The introduction of all-trans-retinoic acid (RA) in the treatment of acute promyelocytic leukaemia has resulted in a dramatically better outcome for patients suffering from this disease. Extensive studies have been performed over the last few years, aimed to understand the mechanisms by which RA induces its biological effects. All-trans-retinoic acid induces differentiation, cell-cycle arrest and apoptosis of acute promyelocytic leukaemia blasts in vitro and in vivo. It is well established that RA forms complexes with nuclear receptors that bind to specific elements in the promoters of retinoic acid responsive genes, called retinoic acid response elements (RARE), to initiate transcription. Such retinoic acid-dependent gene transcription results in protein-products that ultimately mediate all-trans-retinoic acid-responses. In addition to regulating gene transcription via nuclear receptors, all-trans-retinoic acid induces activation of several cellular pathways in target cells, involving Stat-proteins, Src-family kinases, Crk-proteins and Mitogen-activated protein kinases. This review summarizes the current knowledge on the cellular pathways activated by all-trans-retinoic acid in acute promyelocytic leukaemia cells and on the mechanisms regulating retinoic acid-dependent differentiation and apoptosis.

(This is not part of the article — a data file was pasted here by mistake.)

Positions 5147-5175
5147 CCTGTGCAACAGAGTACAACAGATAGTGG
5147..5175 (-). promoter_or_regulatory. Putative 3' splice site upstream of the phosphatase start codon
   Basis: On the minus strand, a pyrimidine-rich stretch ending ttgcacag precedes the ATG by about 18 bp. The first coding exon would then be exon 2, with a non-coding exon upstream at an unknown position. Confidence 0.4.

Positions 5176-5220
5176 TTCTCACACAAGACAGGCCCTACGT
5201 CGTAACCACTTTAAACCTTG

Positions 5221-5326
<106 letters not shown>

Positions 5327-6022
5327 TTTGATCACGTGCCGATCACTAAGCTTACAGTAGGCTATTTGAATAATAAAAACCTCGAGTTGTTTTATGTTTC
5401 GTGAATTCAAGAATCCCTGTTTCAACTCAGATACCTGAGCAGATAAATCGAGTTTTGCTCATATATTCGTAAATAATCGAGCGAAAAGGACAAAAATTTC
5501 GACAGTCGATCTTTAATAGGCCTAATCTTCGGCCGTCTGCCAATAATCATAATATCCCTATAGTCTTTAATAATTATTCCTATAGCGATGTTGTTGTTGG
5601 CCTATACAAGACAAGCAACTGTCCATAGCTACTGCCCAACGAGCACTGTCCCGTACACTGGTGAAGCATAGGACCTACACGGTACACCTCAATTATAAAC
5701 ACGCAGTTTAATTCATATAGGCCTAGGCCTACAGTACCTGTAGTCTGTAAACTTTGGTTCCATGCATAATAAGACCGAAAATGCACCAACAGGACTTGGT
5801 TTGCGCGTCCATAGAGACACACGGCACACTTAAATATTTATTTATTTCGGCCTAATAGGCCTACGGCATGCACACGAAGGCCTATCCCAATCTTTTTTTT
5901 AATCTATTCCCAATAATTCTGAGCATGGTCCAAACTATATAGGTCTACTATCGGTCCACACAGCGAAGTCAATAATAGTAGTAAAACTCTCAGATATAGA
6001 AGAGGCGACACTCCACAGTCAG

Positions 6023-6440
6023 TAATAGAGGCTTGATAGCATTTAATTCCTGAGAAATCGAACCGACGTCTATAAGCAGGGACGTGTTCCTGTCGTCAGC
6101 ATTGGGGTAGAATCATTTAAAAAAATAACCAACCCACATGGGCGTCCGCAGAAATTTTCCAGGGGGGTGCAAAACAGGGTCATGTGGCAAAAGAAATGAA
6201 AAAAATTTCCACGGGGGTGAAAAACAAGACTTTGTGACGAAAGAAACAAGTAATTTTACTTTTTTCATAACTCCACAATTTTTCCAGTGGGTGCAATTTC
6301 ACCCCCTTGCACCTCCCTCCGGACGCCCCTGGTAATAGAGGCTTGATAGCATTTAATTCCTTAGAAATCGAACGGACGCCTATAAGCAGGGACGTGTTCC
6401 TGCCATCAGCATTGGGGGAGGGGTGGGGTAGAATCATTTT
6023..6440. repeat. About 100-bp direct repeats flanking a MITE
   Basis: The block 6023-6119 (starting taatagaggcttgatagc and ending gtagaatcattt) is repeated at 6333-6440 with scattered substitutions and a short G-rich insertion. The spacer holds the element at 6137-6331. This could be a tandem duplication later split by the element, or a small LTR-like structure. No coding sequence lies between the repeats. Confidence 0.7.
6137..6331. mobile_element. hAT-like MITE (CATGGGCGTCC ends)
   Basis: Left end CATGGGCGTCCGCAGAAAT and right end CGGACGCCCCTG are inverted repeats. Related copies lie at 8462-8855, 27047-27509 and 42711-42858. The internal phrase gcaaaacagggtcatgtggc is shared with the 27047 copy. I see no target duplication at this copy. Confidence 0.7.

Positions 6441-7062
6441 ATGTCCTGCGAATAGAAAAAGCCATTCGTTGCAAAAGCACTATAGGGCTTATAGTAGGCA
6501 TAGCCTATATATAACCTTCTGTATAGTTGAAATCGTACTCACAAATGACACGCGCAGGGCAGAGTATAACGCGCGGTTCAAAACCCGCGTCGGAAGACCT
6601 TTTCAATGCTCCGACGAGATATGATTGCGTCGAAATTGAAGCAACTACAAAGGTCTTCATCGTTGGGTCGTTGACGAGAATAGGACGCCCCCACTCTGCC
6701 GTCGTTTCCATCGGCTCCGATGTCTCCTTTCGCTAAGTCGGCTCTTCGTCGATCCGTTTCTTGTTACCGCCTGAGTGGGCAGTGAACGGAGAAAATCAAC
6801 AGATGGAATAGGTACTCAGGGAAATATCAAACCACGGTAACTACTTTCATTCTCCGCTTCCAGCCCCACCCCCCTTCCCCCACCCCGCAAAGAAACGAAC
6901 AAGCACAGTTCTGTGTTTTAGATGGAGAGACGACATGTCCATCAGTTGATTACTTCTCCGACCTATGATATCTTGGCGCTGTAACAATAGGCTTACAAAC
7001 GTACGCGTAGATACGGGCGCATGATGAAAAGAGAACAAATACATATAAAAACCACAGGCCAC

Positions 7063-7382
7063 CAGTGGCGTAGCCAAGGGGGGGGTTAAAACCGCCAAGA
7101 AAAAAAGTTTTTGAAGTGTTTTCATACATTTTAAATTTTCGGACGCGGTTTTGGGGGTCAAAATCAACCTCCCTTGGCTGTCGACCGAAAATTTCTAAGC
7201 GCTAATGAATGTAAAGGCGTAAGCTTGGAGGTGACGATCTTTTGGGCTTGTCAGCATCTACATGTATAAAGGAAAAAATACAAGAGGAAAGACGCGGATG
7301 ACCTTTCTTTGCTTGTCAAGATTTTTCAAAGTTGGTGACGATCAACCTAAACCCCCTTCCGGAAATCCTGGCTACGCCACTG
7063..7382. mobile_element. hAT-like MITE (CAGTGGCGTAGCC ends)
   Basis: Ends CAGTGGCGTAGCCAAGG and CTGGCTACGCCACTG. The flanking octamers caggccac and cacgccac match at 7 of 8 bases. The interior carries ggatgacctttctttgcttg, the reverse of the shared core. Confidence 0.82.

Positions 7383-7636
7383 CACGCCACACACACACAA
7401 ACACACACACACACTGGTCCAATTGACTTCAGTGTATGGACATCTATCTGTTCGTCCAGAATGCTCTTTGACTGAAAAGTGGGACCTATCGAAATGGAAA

|Original language||English (US)|
|Number of pages||8|
|State||Published - Apr 1 2003|
- Acute promyelocytic leukemia
- All-trans-retinoic acid
- Treatment retinoids
ASJC Scopus subject areas